A passion for tropical fruits

A passion for tropical fruits – use in the food industry

Arecent issue of Better Homes and Gardens featured an article entitled, “The New American Classics, Recipes for the ’90s.” In it, the writer listed mango fruit as one of 14 “trendy ingredients,” along with items such as feta and goat cheeses, and bean sauce.

According to New Product News, the number of new foods declaring mango on the label rose 33 percent in 1992 compared with 1991. The number with guava jumped from 12 to 32.

Judging from these reports, food companies are well aware of the attraction of tropical fruits. Their popularity is spurred, in part, by their exotic image. Yet, mango, guava, the more familiar banana, and the more exotic passion fruit also posses properties that make them beneficial as ingredients.

Quality from Quicornac

Sourcing tropical fruits is the first step toward use. Sourcing, however, is no easy task.

“the challenge is to find a supplier that can comply with the sophisticated quality standards of the U.S. food industry,” says Gerrit van Manen, president of ITI Inc., Lawrenceville, N.J.

Started in 1988, ITI has developed a close working relationship with processors of banana and pink guava puree, passion fruit concentrate and other tropical fruits in Ecuador, Brazil, Malaysia and Peru. The effort has made ITI a market leader in supplying quality tropical fruit products, says van Manen. “We feel Quicornac, S.A., Ecuador, our supplier of passion fruit juice and concentrate, embodies the excellence in quality that ITI demands for its U.S. customers.”

ITI is the exclusive North American sales office for Quicornac, one of the largest passion fruit processors and plantation owners in the world.

“Controlling the growing, harvesting and processing conditions of our fruit allows us to keep costs, quality and availability consistent,” says Bernard Frei, manager, Quicornac.

For example, all passion fruit is inspected twice before transportation to the company’s plant. At the plant, the fruit is checked for color and aroma and compared against pH, titratable acidity (TA) and Brix specifications.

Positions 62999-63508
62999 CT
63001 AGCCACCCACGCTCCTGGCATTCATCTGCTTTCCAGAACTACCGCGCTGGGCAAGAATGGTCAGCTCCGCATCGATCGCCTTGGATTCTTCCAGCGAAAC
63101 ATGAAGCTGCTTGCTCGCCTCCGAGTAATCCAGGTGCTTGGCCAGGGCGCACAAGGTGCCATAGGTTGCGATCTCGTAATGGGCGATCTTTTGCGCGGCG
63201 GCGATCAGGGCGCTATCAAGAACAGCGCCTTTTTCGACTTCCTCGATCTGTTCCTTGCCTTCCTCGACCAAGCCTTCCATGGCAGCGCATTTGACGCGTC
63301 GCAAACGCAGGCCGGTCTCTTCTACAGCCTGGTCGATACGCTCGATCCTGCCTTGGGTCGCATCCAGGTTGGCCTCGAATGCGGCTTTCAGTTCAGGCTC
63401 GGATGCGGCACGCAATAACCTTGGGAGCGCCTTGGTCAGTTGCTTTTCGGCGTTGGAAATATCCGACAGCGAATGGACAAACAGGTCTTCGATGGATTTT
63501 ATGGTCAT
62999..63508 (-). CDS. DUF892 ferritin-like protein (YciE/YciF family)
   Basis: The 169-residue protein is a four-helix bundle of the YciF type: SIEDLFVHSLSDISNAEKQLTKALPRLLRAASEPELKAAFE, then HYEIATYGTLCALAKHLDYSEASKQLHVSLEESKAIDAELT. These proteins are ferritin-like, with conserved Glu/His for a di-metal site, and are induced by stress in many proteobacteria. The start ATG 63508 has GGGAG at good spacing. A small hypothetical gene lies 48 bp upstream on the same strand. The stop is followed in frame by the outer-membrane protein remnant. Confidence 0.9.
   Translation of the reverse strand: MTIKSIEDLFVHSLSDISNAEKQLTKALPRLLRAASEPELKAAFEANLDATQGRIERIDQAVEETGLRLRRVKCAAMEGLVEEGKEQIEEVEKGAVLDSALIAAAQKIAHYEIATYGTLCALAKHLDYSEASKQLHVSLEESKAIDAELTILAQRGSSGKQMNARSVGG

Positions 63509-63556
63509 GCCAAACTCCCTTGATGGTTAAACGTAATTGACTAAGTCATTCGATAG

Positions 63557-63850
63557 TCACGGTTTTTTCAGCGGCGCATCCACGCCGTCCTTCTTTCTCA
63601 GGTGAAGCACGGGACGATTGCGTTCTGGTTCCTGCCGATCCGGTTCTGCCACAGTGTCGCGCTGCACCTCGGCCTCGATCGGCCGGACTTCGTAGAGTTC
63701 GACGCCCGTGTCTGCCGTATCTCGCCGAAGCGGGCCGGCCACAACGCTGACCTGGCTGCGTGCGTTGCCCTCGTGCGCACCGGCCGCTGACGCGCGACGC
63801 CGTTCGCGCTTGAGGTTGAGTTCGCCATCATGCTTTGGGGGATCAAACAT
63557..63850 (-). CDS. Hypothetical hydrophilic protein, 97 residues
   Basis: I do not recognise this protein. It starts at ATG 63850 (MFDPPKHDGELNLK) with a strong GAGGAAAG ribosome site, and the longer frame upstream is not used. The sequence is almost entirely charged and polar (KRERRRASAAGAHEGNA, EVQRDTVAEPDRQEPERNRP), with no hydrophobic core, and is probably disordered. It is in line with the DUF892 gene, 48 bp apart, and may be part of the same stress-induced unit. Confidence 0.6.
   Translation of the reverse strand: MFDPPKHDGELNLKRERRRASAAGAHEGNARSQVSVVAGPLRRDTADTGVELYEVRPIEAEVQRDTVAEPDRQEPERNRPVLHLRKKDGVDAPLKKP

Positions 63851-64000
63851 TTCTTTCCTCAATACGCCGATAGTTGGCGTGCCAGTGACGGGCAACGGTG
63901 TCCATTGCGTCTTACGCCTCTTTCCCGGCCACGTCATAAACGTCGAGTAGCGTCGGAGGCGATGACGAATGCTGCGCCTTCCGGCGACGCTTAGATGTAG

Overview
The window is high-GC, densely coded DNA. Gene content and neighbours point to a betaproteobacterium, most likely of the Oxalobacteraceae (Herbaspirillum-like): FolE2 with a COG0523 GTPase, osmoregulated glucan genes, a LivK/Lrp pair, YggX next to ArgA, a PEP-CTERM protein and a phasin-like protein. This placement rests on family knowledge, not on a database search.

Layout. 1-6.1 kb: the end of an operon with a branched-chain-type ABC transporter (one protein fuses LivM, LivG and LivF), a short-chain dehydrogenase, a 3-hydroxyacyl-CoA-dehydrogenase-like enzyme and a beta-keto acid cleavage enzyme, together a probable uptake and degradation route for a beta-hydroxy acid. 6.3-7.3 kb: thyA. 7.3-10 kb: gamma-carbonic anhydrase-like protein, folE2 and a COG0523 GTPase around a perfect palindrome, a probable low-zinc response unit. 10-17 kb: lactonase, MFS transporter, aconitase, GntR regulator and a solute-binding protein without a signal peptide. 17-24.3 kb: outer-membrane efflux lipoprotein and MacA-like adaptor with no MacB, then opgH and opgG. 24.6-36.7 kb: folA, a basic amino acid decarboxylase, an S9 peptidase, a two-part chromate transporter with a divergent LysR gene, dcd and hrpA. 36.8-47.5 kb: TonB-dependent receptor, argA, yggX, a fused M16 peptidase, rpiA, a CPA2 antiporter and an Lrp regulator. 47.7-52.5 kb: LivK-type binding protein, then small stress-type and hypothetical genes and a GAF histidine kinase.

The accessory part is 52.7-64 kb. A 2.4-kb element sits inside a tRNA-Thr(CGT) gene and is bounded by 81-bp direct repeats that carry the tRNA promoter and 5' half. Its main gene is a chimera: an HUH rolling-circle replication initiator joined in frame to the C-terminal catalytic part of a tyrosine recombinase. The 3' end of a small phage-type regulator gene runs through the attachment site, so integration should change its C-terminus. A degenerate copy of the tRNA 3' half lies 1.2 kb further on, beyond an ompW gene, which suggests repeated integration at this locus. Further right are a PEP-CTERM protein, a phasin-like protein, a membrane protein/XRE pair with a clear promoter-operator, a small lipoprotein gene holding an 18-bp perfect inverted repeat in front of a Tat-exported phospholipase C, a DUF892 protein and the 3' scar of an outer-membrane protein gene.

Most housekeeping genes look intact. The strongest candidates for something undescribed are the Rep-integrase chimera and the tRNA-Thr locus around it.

The juice is lightly pressed from the pulp and seeds; separated by a centrifuge; and then deaerated and pasteurized. To produce a 50 Brix concentrate, water is removed by low-pressure, partial-vacuum evaporation, which isn’t destructive to desirable vitamins and flavor components, says Frei. An additional distillation step recaptures volatile aromas by recovering these compounds from the evaporated water, which is pasteurized in a closed system and added back to the juice.

Under sanitary conditions, the juice is filled into drums and frozen. The plant QC staff again checks the end product against TA, Brix, total bacteria, and yeast and mold count standards.

Beyond exotic

Besides their exotic image, other properties of tropical fruits, including flavor and nutritional profile, make them a perfect fit for dairy processors that want to manufacture and market something different and desirable. Consider the following:

* According to USDA’s Handbook No. 8, the purple variety of raw passion fruit possesses 350 percent more vitamin A than oranges and more than 1,500 percent more than apples. Guava also contains more vitamin A and provides almost five times as much vitamin C as raw oranges and 60 times more than apples.

* The high TA of an ingredient such as passion juice functions to promote microbial stability in refrigerated products.

* Passion fruit demand in Europe is 10 times higher than in the United States.

“The U.S. growth possibilities for passion fruit are tremendous,” says Richard Ciuba, sales manager at ITI. “With our nationwide sales and distribution network, we are in a position to meet this growing demand.”

While such trendy ingredients as bean sauce may be hard for dairy processors to take advantage of, the production of exotic sorbets, punches and novelties based on passion fruit, mango and guava may well be a profitable endeavor.

For more information on ITI Inc.’s tropical fruits, circle number 411 on the reader reply card.

COPYRIGHT 1993 Business News Publishing Co.

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